Democratic presidential candidate Elizabeth Warren released a sweeping climate justice plan on Wednesday morning, vowing to ramp up research on the health effects of pollution and discourage the transfer of public water services to for-profit companies.
The 12-page memo marks the Massachusetts senator’s eighth climate-related proposal since launching a presidential campaign built on an ambitious slate of policy plans at the start of the year.
The latest proposal collects much of Warren’s existing ideas on improving racial equity and reducing pollution and reframes them in what looks like an ambitious, nearly 5,900-word blueprint on how to implement a Green New Deal.
“Justice cannot be a secondary concern ― it must be at the center of our response to climate change,” Warren wrote in the memo. “The Green New Deal commits us to a ‘just transition’ for all communities and all workers. But we won’t create true justice by cleaning up polluted neighborhoods and tweaking a few regulations at the EPA.”
The document borrows heavily from the plan laid out by former climate candidate Jay Inslee, who quit the Democratic presidential primary in August to run for reelection as Washington’s governor, including efforts to quantify pollution inequity between communities and apply that data to decisions on where to invest Green New Deal money. Warren also proposes turning the White House Council on Environmental Quality, a currently sleepy office tasked with coordinating public health policy across federal agencies, into an environmental justice hub.
The Warren plan offers fewer wonky details on which agencies should do what work than the Inslee proposal did. But notably included in the senator’s release are calls to increase research funding at the Centers for Disease Control and Prevention and to overhaul drinking water infrastructure, putting an end to the privatization of water delivery.
Under her administration, Warren would “fully fund” the CDC’s “environmental health programs, such as childhood lead poisoning prevention, and community health investigations” and would “provide additional grant funding for independent research into environmental health effects.” Her campaign declined to share an exact dollar figure.
It’s a relatively novel idea to include the CDC in a campaign climate plan, something the other leading environmental champions in the race have omitted so far. Yet it’s likely to be popular. In February, representatives from four dozen public health groups sent a letter to House lawmakers pleading for an increase in federal funding for the CDC’s “critically underfunded” lead and climate programs. The CDC is the fourth-most favorably viewed federal agency and has some of the most bipartisan support, a Pew Research Center poll found in September. Yet the CDC’s operating budget fell nearly $1 million between the 2018 and 2019 fiscal years.
Warren’s plan goes beyond just researching the effects of lead poisoning. Citing the recent lead contaminations in the drinking water of Flint, Michigan, and Newark, New Jersey, she said her administration would “end decades of disinvestment and privatization of our nation’s water system ― our government at every level should invest in safe, affordable drinking water for all of us.”
Ramping up federal spending on water infrastructure is a staple of Democratic campaigns at this point, particularly as Newark’s former mayor, now-Sen. Cory Booker (D-N.J.), is running for the presidential nomination. But curtailing the transfer of control of public services from government agencies to private companies is another issue altogether.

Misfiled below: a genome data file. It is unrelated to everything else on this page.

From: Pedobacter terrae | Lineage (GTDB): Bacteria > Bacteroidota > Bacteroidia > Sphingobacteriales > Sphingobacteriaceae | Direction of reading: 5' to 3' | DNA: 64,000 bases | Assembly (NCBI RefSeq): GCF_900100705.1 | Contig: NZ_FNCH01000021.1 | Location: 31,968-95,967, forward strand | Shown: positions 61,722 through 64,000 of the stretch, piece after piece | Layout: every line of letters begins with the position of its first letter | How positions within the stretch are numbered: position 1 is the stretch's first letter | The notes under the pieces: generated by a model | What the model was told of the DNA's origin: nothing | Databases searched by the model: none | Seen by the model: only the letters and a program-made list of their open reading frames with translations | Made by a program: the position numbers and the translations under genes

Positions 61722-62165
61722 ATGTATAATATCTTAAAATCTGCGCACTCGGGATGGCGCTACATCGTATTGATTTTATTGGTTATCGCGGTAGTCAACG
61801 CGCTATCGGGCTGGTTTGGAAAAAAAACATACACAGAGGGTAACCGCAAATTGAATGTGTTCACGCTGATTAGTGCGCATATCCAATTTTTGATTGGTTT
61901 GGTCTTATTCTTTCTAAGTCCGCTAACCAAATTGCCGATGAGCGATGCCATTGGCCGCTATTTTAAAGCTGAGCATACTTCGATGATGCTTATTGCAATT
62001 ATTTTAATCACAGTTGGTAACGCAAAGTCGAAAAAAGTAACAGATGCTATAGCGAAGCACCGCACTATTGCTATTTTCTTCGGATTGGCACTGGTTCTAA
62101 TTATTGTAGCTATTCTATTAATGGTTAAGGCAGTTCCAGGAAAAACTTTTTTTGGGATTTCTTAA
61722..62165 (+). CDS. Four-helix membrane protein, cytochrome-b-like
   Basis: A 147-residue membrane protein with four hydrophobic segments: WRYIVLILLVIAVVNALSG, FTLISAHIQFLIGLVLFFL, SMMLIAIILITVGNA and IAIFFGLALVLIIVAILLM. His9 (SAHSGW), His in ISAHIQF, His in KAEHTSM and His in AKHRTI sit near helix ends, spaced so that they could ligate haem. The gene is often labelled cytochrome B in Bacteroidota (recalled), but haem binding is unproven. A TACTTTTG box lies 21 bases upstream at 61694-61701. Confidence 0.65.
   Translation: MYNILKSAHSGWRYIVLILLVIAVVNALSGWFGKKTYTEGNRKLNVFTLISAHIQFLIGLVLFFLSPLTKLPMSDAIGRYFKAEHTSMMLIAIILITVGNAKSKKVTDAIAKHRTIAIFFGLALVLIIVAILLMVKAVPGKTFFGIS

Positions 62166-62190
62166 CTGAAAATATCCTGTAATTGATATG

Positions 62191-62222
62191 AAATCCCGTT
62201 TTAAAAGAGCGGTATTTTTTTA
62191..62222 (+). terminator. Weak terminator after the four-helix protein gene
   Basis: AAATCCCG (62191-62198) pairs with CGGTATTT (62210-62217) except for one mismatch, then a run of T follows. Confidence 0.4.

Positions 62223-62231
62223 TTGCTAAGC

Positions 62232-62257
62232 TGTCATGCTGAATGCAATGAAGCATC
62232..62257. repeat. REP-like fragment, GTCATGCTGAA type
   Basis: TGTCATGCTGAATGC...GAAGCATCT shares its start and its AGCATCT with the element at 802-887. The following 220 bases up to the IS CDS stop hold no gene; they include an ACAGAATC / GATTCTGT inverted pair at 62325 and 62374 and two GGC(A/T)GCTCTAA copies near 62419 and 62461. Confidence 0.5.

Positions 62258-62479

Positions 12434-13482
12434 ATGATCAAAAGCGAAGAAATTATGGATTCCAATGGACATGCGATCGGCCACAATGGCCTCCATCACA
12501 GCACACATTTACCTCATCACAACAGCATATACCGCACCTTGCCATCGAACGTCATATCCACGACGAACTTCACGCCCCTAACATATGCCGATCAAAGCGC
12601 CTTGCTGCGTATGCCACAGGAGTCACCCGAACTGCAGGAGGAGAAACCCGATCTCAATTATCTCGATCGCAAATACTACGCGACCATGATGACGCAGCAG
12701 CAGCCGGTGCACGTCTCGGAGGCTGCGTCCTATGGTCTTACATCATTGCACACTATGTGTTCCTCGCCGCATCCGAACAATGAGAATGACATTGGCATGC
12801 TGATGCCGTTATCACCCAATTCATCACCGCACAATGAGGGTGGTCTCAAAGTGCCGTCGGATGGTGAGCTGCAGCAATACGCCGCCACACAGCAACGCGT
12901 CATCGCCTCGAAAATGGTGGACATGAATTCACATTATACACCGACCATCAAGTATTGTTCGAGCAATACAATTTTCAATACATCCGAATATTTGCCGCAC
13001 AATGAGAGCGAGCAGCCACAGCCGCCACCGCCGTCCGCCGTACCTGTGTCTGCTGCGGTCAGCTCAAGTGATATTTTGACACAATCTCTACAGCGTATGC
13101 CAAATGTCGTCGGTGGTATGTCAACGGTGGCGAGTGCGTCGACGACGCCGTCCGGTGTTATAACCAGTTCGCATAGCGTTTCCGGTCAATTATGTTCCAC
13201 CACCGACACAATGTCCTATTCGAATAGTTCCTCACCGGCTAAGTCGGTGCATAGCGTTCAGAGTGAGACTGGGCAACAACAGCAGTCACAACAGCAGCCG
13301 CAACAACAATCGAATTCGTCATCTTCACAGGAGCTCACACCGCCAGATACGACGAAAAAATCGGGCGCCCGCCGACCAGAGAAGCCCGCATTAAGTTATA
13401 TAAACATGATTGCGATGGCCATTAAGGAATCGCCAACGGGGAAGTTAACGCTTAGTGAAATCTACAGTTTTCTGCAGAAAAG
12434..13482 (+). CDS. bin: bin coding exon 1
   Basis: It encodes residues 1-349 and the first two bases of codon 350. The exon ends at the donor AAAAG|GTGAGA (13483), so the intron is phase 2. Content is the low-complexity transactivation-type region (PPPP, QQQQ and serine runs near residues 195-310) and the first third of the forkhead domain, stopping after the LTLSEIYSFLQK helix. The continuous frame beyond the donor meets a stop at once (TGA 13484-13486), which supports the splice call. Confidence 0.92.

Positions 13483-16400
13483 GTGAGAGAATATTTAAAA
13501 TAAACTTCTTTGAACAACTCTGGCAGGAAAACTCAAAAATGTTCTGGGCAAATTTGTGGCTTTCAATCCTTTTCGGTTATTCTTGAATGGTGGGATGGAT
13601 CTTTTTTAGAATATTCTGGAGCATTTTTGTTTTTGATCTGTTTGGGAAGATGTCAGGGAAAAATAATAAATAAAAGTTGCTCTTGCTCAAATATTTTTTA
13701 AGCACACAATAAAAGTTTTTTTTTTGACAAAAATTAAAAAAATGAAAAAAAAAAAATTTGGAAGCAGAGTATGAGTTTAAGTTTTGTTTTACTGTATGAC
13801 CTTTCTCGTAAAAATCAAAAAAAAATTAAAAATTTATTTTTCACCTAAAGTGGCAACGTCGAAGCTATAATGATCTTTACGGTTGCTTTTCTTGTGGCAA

The Green New Deal commits us to a ‘just transition’ for all communities and all workers. But we won’t create true justice by cleaning up polluted neighborhoods and tweaking a few regulations at the EPA.
The private water industry serves 73 million Americans, according to National Association of Water Companies data. For-profit water services put public health at risk, a 66-page paper by University of Louisville law professor Craig Anthony Arnold argues, because the profit motive incentivizes companies to provide better services to customers who pay more and to maintain infrastructure with an eye to the length of the firm’s contract. Detroit’s debt-choked public utility threatened to shut off water to nearly 17,500 households that were behind on bills last year, only to decrease the shutoff rate 70% this year. In the timing of the 2018 shutoffs, just as the city was looking to privatize its utility, the left-wing think tank Centre for Research on Globalization saw an effort to streamline a troubled facility before selling it off to profiteers.
Other cities are actively opposing such privatization. Last November, Baltimore became the first big city in the United States to ban water privatization with an amendment to its charter.
Wednesday’s proposal did not make clear whether a Warren White House would take explicit steps to discourage municipalities from switching to private water. But the campaign said an influx of federal funding to overhaul water infrastructure should make switching to private water services far less appealing.
Income and race are strong indicators of how much pollution exposure Americans can expect to face. Black neighborhoods, on average, have air that’s 48% more polluted than that in white neighborhoods, an NAACP report found last year, and Black Americans are 75% more likely to live in neighborhoods abutting industrial sites. The journal Environmental Research published a study last year that determined Black, Hispanic and poor students face the highest risks of inhaling toxic pollutants in crumbling schools across the country.
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